the emotional labor of love

there was a meme that a facebook acquaintance (a woman i think is rad) posted earlier in the week that i attempted to make a thing on my own wall. one person was to post the meme, and then someone else would write something they loved about their friend and then post the meme on their own wall, with the hopes of setting off this wonderful chain reaction of love and admiration across facebook. the OP got a lot of well-deserved, awesome comments.

after i posted it, my good friend T reposted it and found that the majority of her respondents were women. out of maybe 6 or 7, only 2 were men. she reflected that perhaps men are reluctant to post things like that because they’re socialized not to feel their feelings nor to express them to women, especially female friends who are partnered. this began a brief dialogue between the two of us about doing the emotional labor for men in our friendships and romantic relationships. it got me to thinking about my own relationship patterns.

i wrote this:

yeah, it becomes a thing where you start sorting out and explaining and untangling and guessing and armchair-analyzing. i am, quite frankly, worn out on this. i think i need to move into a place where i SHRUG when men expect me to drag their feelings out of them and help them sort through. it’s one thing to ask a *friend* to do this *with* you. it’s another for it to be the expectation.

to clarify: this tends to be an A-1 issue for me in romantic situations or situations that could go that way. friendships with men that are clearly platonic or that are more surface don’t seem to be as tricky for me, but i think that’s because i’m able to draw a firmer line.

then i remarked that this seemed like the beginning of a blog post. ­čśë

i discovered sometime last year that my tendency in romantic relationships is to take on the majority, if not all, of the emotional work. this is particularly true at the┬ábeginning of a relationship. i spend so much time and emotional/mental energy trying to sort out how he might feel about me, what i might mean to him, where he might see things going (if anywhere), making excuses when/if (more likely when, in my case) things don’t quite gel or he acts in silly, thoughtless ways. it is exhausting work, trying to figure out where you stand with someone and doing most of the communicating.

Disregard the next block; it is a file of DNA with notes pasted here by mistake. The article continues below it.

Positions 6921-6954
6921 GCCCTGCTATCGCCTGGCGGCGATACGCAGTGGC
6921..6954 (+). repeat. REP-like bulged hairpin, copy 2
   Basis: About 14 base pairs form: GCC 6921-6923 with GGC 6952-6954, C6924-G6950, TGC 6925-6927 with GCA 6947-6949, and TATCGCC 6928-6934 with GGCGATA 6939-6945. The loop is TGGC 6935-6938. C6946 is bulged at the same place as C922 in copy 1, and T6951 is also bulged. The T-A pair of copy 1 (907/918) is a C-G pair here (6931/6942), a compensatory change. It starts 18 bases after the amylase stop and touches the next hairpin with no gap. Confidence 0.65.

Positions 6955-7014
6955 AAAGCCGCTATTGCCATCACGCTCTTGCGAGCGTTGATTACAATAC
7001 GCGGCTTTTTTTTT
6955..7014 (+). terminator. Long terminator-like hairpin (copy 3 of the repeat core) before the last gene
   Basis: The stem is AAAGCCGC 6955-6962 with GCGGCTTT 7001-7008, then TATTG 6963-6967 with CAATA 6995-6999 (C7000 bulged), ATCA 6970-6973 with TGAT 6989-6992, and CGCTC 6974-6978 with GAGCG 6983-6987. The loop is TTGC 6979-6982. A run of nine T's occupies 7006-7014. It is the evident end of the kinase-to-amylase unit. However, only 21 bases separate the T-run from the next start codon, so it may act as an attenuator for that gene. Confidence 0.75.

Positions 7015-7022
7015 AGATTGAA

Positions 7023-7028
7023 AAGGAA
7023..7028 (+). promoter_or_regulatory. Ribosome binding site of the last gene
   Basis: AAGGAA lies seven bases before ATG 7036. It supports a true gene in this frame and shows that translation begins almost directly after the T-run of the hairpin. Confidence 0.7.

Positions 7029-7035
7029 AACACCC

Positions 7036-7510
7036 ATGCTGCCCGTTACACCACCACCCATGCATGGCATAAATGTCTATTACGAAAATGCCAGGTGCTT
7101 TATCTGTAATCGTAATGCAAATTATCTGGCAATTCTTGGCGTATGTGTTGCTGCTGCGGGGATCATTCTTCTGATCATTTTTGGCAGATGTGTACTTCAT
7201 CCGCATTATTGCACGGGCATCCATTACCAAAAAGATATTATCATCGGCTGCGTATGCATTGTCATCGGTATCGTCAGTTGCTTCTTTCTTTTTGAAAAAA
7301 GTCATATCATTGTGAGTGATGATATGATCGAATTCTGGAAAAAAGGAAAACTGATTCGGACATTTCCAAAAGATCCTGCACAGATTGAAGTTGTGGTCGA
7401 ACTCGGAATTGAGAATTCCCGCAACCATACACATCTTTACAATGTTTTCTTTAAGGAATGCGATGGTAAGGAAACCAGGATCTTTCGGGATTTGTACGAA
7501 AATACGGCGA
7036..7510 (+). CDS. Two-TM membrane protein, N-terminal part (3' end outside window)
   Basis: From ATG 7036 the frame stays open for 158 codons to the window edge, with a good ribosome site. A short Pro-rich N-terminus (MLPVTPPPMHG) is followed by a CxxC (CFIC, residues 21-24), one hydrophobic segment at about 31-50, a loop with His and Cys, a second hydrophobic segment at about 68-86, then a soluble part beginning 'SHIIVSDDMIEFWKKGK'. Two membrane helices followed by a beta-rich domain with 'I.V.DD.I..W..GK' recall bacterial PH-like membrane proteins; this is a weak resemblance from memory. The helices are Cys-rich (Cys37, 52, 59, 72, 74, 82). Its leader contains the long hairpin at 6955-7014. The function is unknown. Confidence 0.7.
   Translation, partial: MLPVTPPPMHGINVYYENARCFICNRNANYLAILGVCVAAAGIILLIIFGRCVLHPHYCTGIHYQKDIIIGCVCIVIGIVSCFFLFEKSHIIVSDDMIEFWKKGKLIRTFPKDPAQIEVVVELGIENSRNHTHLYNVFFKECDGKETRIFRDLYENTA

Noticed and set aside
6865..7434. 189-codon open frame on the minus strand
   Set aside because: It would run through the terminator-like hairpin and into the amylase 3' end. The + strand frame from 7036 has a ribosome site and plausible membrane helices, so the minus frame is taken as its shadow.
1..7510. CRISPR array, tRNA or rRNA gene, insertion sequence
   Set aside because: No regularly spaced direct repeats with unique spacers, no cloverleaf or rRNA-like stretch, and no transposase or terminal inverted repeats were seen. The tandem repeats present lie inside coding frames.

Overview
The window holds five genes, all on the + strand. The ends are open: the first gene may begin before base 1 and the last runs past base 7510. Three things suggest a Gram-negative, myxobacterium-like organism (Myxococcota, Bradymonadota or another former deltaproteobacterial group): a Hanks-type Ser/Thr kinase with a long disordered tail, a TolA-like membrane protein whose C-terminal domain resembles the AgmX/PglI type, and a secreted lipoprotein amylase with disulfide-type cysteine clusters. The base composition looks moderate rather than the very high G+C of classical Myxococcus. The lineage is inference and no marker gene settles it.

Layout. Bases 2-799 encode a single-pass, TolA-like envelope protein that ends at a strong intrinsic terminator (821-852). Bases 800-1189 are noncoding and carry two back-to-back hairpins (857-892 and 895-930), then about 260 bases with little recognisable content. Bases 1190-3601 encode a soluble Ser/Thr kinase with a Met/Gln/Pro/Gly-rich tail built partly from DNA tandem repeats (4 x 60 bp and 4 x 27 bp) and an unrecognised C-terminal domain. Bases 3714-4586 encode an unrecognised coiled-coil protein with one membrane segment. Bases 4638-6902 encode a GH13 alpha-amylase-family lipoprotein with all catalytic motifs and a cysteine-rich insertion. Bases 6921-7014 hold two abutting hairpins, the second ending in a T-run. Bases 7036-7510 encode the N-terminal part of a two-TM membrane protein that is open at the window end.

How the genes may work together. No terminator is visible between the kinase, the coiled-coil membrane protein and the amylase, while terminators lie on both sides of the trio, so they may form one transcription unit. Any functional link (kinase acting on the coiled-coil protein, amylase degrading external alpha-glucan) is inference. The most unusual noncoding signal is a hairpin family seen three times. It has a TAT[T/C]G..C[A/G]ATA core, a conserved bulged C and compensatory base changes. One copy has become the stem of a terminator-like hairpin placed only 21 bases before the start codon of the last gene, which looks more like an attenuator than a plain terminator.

it’s my own choice to engage with this, of course, and i’ve had to learn how to communicate directly about how i feel and what i need and want, and about what’s not acceptable friendly behavior. being direct doesn’t always feel good. but i’ll tell you what – ripping the band-aid off is much easier than the agony of being treated poorly in the long term. i’ve had situations where later on, i’ve realized just how much of an emotional bullet i dodged because i chose to walk away from people who couldn’t be bothered to be open with me or to respond to my requests for communication.

i’m a pretty intense person – both friend and partner – and i recognize that not everyone can hang with that. i don’t think i’m for everyone. BUT – i also refuse to apologize for my sensitivity and need for honesty. i deserve that as a minimum. i’ve spent a very long time disparaging myself because i couldn’t grow a thicker skin or detach from someone. nowadays i try to acknowledge when and where i hurt and then learn from it and move forward. and i also try to enjoy good times without getting wrapped up in things i can’t control, like any future outcomes.

there’s a lot of personal stuff i could write here, but i’ll just spare you that. you should probably┬áread this article, though. if you want to be a good friend and a good partner to someone, you have to be observant and thoughtful for those relationships to succeed. you have to do your part. you can’t expect the other person to carry the weight of the relationship. if you’re not invested in or concerned with your stake in a relationship- whether platonic or romantic – you end up communicating that in your thoughtless behavior or in your silences. your lack of commitment comes through, even if you think you’re engaged. if your partner doesn’t feel heard or appreciated, it is probably because you haven’t tended to some need they have. or even asked what that need is.

sigh. it’s a hard road and so much of it is wrapped up in feelings of self-worth and identity. it’s been a long process trying to figure this out for myself and it’s still a struggle. but mutuality in all relationships is necessary and it’s what we owe the people we care about.


the emotional labor of love